In an effort to stave off its inevitable transformation into a wasteland of vast sports bars and mega clubs, the East Village is considering zoning restrictions that would limit the number of clubs and large bars. Such restrictions aim to preserve the intimate, sticky-floored watering holes for which the East Village is known, essentially creating a protected nightlife district of dives. Certainly, it’s not the only Manhattan neighborhood that might make good use of a carefully-targeted zoning change to safeguard its unique identity? The Observer has a few recommendations.
Greenwich Village: a proposal to landmark all as yet unlandmarked sections of the Village and to restrict the size of all future developments proposed by NYU, or any entity under the auspices of NYU, to less than 20-feet wide and less than 35-feet high.
Yorkville: To encourage development friendly to the area’s vibrant local community, tax incentives will be given to medical supply stores, pharmacies, Zabars and sports bars catering to clientele under the age of 24.
Upper West Side: In order to promote local businesses and discourage chain stores and banks from taking root, the ground-floor width of all new stores will be limited to 40-feet on Amsterdam and Columbus Avenues. Furthermore, banks will be limited to 25 feet wide on all of the Upper West Side. Wait… that one’s actually real.
Midtown West: Dining and theater establishments will not be permitted to expand the size of their lobbies or indoor waiting areas, so as to maintain the neighborhood tradition of long, sidewalk-obstructing lines.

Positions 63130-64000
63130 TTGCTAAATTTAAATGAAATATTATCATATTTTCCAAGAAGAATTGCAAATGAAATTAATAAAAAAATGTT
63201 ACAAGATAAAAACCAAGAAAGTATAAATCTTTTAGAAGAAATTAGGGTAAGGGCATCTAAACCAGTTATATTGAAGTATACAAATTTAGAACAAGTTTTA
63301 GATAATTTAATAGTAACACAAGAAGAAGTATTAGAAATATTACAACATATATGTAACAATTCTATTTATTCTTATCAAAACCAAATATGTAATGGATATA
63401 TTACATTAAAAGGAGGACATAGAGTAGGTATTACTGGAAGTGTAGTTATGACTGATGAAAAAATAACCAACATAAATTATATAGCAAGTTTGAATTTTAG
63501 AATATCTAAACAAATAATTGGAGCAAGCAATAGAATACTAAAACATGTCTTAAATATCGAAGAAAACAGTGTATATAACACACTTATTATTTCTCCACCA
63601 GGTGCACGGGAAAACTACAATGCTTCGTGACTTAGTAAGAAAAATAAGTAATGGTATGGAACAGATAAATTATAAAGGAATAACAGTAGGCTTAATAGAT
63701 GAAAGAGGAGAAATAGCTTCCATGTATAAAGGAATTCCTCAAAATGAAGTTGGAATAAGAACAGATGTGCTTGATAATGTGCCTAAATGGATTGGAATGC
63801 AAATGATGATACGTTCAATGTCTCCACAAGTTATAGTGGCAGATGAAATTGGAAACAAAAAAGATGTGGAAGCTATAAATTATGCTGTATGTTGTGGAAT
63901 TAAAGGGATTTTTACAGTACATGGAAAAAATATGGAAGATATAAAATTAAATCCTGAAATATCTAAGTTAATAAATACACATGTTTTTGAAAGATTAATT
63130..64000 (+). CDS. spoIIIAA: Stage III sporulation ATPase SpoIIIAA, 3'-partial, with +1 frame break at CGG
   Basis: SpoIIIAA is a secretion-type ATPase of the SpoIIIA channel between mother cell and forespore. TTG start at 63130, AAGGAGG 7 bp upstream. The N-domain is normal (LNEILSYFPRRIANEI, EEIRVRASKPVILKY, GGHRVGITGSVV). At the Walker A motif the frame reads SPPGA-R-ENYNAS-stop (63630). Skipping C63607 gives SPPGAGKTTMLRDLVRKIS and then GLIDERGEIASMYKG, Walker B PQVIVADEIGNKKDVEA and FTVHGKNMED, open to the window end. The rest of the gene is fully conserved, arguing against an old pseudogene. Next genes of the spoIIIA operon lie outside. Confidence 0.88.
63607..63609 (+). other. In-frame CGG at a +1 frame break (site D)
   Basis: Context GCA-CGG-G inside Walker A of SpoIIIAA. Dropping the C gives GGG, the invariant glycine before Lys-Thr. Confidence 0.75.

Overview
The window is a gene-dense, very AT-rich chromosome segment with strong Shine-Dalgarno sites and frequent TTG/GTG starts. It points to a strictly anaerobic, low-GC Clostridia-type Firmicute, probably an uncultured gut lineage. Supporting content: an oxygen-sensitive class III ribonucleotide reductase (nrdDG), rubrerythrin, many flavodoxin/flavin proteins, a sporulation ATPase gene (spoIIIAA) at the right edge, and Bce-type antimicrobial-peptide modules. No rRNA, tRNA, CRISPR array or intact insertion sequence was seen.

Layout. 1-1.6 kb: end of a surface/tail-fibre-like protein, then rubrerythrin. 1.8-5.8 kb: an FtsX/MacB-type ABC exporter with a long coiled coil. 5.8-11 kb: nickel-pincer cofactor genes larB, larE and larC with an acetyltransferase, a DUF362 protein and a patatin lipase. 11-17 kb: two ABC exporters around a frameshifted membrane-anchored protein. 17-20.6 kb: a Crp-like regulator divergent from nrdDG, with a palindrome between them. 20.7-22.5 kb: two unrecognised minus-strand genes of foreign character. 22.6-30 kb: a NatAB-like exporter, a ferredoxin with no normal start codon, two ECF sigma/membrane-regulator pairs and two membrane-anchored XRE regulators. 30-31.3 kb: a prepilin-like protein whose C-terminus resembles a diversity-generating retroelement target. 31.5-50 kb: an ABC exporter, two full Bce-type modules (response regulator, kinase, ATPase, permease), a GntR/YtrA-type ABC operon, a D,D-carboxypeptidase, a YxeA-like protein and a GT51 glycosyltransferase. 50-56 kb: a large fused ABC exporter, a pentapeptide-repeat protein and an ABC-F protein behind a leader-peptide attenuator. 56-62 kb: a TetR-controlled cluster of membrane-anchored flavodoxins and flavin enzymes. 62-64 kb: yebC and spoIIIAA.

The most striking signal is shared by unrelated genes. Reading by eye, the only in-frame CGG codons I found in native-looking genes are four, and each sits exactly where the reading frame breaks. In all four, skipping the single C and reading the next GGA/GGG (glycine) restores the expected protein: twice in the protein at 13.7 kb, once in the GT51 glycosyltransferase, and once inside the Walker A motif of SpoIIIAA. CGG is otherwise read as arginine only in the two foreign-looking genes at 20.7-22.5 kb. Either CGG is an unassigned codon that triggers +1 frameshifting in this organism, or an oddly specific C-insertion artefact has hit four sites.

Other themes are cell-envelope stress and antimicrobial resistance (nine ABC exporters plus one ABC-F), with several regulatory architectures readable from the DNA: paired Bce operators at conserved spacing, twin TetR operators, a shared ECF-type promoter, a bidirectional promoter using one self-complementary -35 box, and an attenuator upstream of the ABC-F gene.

Soho (Non Cast Iron District): The lofts of working artists will be landmarked, along with the artists themselves.
Times Square: Approval is limited to projects that involve razing the current structures and leaving rubble-strewn lots in their place.
Sutton and Beekman Places: Who suggested changing the zoning regulations? What co-op do they live in? I knew that things were not what they used to be in that building, but I didn’t realize the board had let their standards fall quite this low.
TriBeCa: Residences with ceilings under 12 feet and apartment partitions will no longer be permitted, in order to preserve the unique open-space, loft feel of the area.
The Meatpacking District: Never mind.
Little Italy: To safeguard the unique dining atmosphere of this district, restaurants with less than 50 tables and cuisine that may receive favorable Zagat reviews will not be permitted. Additionally, all restaurants will be required to either hang Italian flags outside, or to use signage in the colors of the Italian flag.
Columbus Circle: New development will be restricted to projects that are non-contextual and significantly taller than all the other surrounding structures.
FiDi: With the exception of one Starbucks location, stores and restaurants are not permitted to operate on nights and weekends. Additionally, streets and sidewalks will be closed to all traffic to maintain the subtle allure of a neighborhood that is dead outside of normal business hours (M-F, 6AM-5PM).
Chelsea: All routes leading from the subway to the High Line will be cordoned off from the rest of the neighborhood with police barricades.
Lower East Side: Upscale restaurants and “fine dining” establishments will only be permitted if the portion viewable from the street replicates the look and feel of a cheap take-out joint and/or industrial workspace.